Explain xkcd: It's 'cause you're dumb.
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The Dvorak keyboard layout was designed to replace the QWERTY keyboard layout (the de facto standard keyboard layout in English-speaking countries, so named for the starting letters in the top row). The Dvorak layout was designed in the belief that it would significantly increase typing speeds over the QWERTY layout. This can be seen, among other ways, by the popular misconception that the placement of letters in the QWERTY standard were deliberately organized to limit typing speed in accommodation the tendency of original mechanical typewriters to jam if two adjacent keys were pressed in quick succession. (In fact, the original QWERTY layout was designed to help type American Morse code and subsequently optimized a bit for different users , .)
Even as other arguably better layouts were proposed over the years since the introduction of the QWERTY keyboard, QWERTY remained the standard due to widespread use.
Using Dvorak for speech to text, however, makes no sense whatsoever as there is no keyboard, real, virtual, or otherwise, involved in speaking. Even the virtual keyboard (usually QWERTY layout but often changeable) included in most phones and tablet devices is not used when speaking to the phone.
The sentence Cueball tells his phone translates to "Okay Google send a text" - he says it as if he were typing the sentence on a Dvorak layout with the keyboard set to a QWERTY layout. How such words would be pronounced is a mystery, as the letters in the words are merely substituted with others with no regard to phonetics; without standardized pronunciations, a speech-to-text program would be useless. To add to the confusion, one of the words in Cueball's sentence includes an unpronounceable semi-colon as one of its letters.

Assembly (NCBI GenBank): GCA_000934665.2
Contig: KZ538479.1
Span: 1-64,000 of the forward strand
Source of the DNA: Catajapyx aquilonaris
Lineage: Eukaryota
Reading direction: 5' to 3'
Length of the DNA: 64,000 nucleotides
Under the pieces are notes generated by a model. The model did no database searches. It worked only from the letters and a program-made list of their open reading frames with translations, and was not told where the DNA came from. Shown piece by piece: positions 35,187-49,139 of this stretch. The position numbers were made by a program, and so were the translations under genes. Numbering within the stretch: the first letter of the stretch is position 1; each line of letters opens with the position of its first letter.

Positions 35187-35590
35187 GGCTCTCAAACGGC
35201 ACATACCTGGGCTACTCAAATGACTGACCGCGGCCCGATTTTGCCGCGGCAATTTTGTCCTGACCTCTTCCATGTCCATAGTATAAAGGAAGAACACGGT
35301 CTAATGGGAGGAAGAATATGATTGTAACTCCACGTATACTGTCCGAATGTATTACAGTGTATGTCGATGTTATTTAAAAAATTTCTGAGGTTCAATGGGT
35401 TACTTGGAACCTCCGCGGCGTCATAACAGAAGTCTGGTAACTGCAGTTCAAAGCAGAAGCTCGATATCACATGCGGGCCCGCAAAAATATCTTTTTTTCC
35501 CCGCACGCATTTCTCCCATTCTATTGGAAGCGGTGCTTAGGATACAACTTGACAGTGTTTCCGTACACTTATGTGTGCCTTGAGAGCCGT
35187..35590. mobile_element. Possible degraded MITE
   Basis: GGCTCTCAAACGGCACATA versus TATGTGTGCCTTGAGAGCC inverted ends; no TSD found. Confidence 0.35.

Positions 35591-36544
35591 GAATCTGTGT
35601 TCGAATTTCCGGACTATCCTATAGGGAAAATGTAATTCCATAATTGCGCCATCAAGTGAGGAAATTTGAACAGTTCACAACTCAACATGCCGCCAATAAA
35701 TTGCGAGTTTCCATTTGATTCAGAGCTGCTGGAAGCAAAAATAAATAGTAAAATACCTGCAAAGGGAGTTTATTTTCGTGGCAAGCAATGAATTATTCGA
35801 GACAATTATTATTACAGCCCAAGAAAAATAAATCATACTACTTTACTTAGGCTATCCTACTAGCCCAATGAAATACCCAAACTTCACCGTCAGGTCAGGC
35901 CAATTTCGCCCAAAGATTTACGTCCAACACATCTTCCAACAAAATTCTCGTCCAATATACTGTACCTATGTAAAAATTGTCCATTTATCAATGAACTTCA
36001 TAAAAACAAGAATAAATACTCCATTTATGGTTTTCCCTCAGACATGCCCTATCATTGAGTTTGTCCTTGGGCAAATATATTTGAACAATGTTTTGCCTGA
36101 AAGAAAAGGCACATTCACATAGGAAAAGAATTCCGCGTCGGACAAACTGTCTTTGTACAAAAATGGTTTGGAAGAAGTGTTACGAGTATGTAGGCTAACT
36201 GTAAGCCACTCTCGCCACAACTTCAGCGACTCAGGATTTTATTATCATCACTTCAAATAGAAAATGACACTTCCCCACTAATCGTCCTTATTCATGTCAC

The title text is a reference to the fact that many users of DVORAK keyboards claim they may be hard to learn, but they are more movement efficient and put less stress on your fingers due to less movement. For example, see the link at http://www.dvzine.org/zine/10-11.html . This makes little sense in the scenario set up by the comic, as speaking gibberish using oddly placed vowels would be equally difficult, if not in fact harder, on the vocal cords. The use in the title text of 'vocal chords' rather than 'vocal cords' may be a reference to a stenograph (a typewriter used by a court stenographer) using multiple keys pressed at the same time, called a 'chord', to produce a single letter.
Using a Dvorak layout on a smartphone (for actual typing, not voice commands) is possible, but the very features that make it desirable in a physical touch-typing environment are drawbacks on a swipe-enabled keyboard. A placement designed to alternate a typist's left and right hands requires the finger of a swipist to travel back and forth across the keyboard more often. Fitting commonly-used letters onto the typist's home row reduces finger movement but makes many words the swipist enters indistinguishable. On a QWERTY swipe keyboard, four English words can be entered by swiping right to left from P to T: "pot", "pit", "put", and "pout"; however, setting the layout to Dvorak causes this to happen with many more common sets of words.
[Ponytail and Cueball are standing looking at each other. Cueball is holding a phone.]
Ponytail: Can you text it to me?
Cueball: SVAT USSUPD ;DLH A KDBK
[Caption under the panel:]
Setting my phone's speech recognition to Dvorak was a pain at first, but it's more efficient in the long run.
Note: Cueball is saying "OKAY GOOGLE SEND A TEXT" if you account for keyboard layout.
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